Iraq President opens Hatra festival after two-decade hiatus

Event marks significant milestone in country's cultural resurgence as Abdul Latif Rashid signs deal to rebuild ancient city's international status

Iraq's President Abdul Latif Rashid, third from left, at the festival. He signed a document pledging to restore the city's cultural status internationally. Ismael Adnan for The National
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For the first time in two decades, the festival spirit returned to Hatra as the 2,000-year-old city welcomed back its showcase cultural event.

Iraq's President Abdul Latif Rashid opened the Hatra International Festival on Thursday. It hasn't run since the 2003 US invasion.

Rashid emphasised the event's role as a testament to the country's rich heritage that is thriving once more.

Multiple artistic, cultural and theatrical activities were held at the Unesco-listed site, with Rashid joined by dignitaries including Ahmed Fakak Al-Badrani, the Minister of Culture, Tourism and Antiquities, and Abdulqadir Al-Dakhil, governor of Nineveh.

Folk dances, traditional fashion shows and historical costumes highlighting the area's roots were also on display at the festival, which was held three times before it was halted.

“We hope that after this, media direction and highlights of the monuments of Hatra, the archaeological area will be revived again and annual initiatives will be undertaken to revive the heritage,” visitor Abdul Karim Al-Shammari, 45, said at the event.

The festival was first held in 1994 and Al-Shammari said he still remembers being there.

“I came from south of Mosul especially to visit the festival in order to recall my old memories,” he said.

“The duration of the celebration was three days, and there were participants from all countries of the world. I remember Turkish, Gulf and Chinese folkloric groups came.”

During the event, one of the highlights was a document signed by Rashid and Al-Badrani aimed at restoring Hatra and removing it from Unesco’s List of World Heritage in Danger. It was added in 2015 in the wake of the ISIS occupation, with many of its artefacts destroyed by the group.

"The Hatra site is the first Iraqi site to be placed on the Unesco World Heritage List and was neglected for a long period," said Mohammed Al-Zakaria, director of media for the Ministry of Culture, Tourism and Antiquities.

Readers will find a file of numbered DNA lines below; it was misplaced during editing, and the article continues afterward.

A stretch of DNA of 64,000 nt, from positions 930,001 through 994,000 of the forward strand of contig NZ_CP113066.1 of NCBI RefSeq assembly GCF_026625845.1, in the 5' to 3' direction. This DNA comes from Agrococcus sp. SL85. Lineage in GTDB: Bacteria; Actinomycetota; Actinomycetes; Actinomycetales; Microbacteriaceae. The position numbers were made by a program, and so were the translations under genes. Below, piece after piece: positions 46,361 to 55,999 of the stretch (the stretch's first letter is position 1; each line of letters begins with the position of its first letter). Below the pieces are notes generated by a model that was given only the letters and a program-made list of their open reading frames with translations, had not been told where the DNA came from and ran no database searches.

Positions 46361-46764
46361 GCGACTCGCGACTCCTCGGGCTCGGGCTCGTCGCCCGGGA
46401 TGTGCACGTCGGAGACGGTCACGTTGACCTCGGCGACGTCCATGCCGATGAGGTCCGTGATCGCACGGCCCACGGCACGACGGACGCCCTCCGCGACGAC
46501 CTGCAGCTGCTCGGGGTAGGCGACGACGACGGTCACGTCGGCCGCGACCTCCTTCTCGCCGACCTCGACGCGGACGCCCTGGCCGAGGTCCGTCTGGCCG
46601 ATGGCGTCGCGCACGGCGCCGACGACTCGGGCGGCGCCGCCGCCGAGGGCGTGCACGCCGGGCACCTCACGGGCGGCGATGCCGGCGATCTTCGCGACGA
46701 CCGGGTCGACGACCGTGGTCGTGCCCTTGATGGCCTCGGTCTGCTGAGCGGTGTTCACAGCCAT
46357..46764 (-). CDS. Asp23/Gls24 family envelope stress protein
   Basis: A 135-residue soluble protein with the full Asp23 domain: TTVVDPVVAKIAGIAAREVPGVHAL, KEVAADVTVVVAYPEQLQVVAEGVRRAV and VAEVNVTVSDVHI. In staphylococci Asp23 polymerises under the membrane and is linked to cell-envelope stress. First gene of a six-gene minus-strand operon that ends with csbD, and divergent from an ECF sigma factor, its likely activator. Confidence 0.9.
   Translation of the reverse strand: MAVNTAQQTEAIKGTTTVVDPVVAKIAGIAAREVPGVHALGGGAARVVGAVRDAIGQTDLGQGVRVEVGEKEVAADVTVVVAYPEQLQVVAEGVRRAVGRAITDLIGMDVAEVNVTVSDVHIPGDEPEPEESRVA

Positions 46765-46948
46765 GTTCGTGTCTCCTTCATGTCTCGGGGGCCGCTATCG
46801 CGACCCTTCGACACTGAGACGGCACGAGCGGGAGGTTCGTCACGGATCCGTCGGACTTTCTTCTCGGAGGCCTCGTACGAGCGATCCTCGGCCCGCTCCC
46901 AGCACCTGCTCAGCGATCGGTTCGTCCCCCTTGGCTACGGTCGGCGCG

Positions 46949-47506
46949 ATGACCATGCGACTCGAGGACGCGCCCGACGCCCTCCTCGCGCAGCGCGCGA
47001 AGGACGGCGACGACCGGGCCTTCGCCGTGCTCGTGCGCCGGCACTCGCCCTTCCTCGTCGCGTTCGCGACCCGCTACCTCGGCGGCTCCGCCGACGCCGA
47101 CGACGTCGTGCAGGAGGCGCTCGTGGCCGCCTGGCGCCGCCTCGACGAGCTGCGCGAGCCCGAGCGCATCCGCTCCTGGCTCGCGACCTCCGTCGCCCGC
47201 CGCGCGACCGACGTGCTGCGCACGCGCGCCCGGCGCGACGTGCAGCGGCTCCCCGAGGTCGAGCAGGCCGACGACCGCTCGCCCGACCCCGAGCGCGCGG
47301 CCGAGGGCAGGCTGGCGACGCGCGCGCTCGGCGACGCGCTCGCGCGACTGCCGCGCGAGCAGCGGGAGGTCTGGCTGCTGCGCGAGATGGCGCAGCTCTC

“But today there are many projects to revive it, whether it is reviving the archaeological city or investment tourism projects located around the region in order for the city to return as a whole and attract tourists, interested parties, pioneers and archaeologists.”

Despite its recent struggles, the site welcomed a strong turnout for the event. It is located about 110km south-west of Mosul and 290km north-west of Baghdad.

“There were many people visiting Hatra for the first time and getting to know it especially from the new generation, many of whom were previously afraid," said Yaser Al-Goyani, who helped organise the event. "But now this area has been revitalised and the safety rate in it is high."

Mohammed Abu Ahmed, 55, an event volunteer, also spoke of his joy, adding: “I was wearing Arab dress, and this is the first time I have come to this area.

“It is a wonderful and safe area with beautiful monuments. What distinguishes the festival is the presence of all religions and sects. I hope to visit from time to time because of its archaeological value.”

Meanwhile, civil activist Bander Alokidy hopes its return and the newly signed agreement will help reinvigorate the area.

“The region needs great support and attention, perhaps paving roads and projects to revitalise this region located in the middle of the desert," he said. "The festival was held at a very important time, and the thing that made us happy is that it will be repeated annually."

Hatra is celebrated for its archaeological sites, which include the Temple of Maran, the Great Iwans Complex and the Temple of Allat.

Unesco describes it as “a large fortified city under the influence of the Parthian Empire and capital of the first Arab Kingdom” saying it withstood invasions by the Romans thanks to its high, thick walls that reinforced its towers.

The organisation also praised the city's temples, which it says blend Roman architecture with eastern decorative features, attesting to “the greatest of its civilisation".

Updated: March 02, 2024, 11:11 AM